Center for the Advancement of Public Action
Bennington College, Bennington, Vermont
Daniel O’Connell’s Sons (DOC) managed construction of this three-building complex, designed by Tod Williams Billie Tsien Architects. Faced with Vermont marble, these buildings include state-of-the-art design and unique architectural elements. DOC worked closely with the college and project designers to allow maximum flexibility for changes while keeping the project on schedule. Attention to detail ensured uncompromised quality.
Taunton Trial Court
Located in a densely-populated section of this urban city, construction of the new Taunton Trial Court required intensive collaboration between DOC, project team members, adjacent businesses, and the existing court, which was fully operational throughout construction. Accurate and workable construction schedules were critical. The new court house, designed by Leers Weinzapfel Architects, contains eight courtrooms and is a comprehensive justice center for Bristol County.
Worcester Polytechnic Institute
DOC is currently the Construction Manager-at-Risk for Phase II of this 12-acre, mixed-use site for life sciences and biotech companies. Upon completion, Gateway Park will feature five life sciences buildings totaling 550,000 square feet of flexible, adaptable lab space.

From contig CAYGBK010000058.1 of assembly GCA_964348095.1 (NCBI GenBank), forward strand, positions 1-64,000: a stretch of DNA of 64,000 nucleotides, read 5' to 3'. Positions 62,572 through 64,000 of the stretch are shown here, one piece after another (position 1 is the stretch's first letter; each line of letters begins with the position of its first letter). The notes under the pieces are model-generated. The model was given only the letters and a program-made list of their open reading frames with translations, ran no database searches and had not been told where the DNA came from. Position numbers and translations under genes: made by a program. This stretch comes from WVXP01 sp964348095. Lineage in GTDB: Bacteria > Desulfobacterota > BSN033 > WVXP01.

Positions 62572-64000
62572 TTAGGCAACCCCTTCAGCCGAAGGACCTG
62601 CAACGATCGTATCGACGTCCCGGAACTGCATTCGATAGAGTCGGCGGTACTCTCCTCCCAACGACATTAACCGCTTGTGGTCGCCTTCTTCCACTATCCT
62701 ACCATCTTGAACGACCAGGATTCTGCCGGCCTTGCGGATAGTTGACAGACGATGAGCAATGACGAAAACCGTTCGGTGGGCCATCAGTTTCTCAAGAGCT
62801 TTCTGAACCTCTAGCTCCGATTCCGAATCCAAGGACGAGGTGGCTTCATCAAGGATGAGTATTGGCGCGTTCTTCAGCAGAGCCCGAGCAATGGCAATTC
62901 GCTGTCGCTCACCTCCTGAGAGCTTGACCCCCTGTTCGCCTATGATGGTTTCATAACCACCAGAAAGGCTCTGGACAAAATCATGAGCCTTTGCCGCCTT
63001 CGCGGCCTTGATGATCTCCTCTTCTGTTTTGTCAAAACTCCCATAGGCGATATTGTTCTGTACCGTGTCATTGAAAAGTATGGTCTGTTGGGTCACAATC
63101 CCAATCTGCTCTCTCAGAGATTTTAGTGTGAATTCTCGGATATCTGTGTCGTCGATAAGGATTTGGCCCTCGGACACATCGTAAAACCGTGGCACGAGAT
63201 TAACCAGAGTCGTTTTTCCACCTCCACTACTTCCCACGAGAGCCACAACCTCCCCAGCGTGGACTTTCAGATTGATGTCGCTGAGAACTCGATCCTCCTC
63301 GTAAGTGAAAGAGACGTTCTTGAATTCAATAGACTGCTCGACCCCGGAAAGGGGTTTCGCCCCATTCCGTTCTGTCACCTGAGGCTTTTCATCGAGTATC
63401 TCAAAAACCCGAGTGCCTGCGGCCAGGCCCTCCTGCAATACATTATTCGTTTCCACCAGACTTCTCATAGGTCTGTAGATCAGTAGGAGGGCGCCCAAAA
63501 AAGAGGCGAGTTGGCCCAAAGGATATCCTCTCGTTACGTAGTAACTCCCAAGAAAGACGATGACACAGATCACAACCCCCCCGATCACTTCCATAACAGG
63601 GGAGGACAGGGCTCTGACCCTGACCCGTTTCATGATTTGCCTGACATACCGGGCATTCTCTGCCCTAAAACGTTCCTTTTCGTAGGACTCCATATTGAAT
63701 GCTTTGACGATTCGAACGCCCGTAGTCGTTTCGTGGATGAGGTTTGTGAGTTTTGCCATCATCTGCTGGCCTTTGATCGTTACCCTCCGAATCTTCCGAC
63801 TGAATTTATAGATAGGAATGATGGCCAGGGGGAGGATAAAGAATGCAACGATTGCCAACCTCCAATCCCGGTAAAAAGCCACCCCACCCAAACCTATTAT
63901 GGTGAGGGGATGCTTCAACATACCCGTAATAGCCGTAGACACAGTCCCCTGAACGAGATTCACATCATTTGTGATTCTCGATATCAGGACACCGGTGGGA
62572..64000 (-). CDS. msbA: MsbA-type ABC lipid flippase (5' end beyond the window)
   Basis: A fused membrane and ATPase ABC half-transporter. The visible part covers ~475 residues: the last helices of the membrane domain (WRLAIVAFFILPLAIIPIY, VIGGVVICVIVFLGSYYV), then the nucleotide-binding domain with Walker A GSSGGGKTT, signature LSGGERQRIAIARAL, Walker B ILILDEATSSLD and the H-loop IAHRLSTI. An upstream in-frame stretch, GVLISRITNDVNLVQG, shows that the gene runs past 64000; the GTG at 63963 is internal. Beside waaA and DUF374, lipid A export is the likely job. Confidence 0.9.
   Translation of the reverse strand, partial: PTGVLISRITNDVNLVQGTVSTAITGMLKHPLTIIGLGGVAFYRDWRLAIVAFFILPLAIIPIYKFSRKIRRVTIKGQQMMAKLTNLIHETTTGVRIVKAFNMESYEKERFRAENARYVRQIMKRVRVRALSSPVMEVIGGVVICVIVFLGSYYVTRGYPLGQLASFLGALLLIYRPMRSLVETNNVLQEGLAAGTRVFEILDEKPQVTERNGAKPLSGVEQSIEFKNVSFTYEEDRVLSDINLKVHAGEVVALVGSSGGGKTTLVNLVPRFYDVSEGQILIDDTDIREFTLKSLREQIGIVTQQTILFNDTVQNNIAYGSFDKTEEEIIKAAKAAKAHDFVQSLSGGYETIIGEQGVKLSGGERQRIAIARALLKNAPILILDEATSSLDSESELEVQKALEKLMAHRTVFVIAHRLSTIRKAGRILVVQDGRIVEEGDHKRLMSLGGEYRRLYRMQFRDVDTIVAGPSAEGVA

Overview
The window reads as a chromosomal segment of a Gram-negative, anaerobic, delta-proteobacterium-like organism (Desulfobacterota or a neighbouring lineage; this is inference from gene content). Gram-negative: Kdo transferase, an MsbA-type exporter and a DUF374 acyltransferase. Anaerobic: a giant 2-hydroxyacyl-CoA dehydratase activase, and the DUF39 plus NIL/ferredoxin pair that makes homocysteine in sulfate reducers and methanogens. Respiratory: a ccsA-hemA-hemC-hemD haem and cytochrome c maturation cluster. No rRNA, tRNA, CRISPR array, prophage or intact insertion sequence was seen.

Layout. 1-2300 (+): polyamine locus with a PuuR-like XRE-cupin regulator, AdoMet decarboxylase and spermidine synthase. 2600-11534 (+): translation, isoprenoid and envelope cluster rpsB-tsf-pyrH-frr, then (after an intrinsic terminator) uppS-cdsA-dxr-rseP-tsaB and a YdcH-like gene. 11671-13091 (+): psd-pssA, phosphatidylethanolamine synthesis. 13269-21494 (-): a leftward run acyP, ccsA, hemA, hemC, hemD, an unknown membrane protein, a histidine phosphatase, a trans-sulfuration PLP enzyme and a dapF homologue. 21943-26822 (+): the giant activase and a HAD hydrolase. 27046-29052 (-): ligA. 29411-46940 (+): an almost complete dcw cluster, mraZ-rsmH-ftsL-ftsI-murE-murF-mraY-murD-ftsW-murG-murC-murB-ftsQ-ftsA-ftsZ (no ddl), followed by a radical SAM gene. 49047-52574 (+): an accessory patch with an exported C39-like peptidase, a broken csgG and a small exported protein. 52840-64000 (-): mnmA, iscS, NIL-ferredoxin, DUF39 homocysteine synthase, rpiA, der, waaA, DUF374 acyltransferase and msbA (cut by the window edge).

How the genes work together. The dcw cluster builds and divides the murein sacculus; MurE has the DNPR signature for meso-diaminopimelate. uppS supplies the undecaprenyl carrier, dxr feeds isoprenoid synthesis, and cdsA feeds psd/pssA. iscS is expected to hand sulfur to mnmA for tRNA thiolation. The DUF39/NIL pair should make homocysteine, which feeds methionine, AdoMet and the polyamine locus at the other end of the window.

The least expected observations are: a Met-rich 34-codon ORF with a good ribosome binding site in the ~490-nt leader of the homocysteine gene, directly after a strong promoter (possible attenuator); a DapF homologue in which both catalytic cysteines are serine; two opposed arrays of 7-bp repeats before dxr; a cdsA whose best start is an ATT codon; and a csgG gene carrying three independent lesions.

O’Connell Development Group (ODG) was selected by WPI as the developer/owner for Phase II of Gateway Park . This $44 million undertaking includes a mixed-use space for life sciences and biotechnology incubators and adaptable lab space to meet the needs of academic, commercial and research organizations. Gateway II, with approximately 92,000 sf , will house such tenants as the Biomanufacturing Education and Training Center, the Massachusetts Biomedical Initiatives, WPI’s Fire Protection Engineering Department and the WPI School of Business.
Boston Harbor Clean-up
In 1988, New England Fertilizer Company (NEFCO) was assigned one of the country’s largest-ever wastewater clean-up challenges: Boston Harbor. For more than 100 years, sewage sludge polluted the harbor, endangering wildlife and preventing recreational use. Using a unique biosolids drying process, NEFCO processed and reused more than 600,000 tons of biosolids, cleaning up the harbor and contributing to its overall transformation into what the U.S. Environmental Protection Agency calls a “great American jewel.”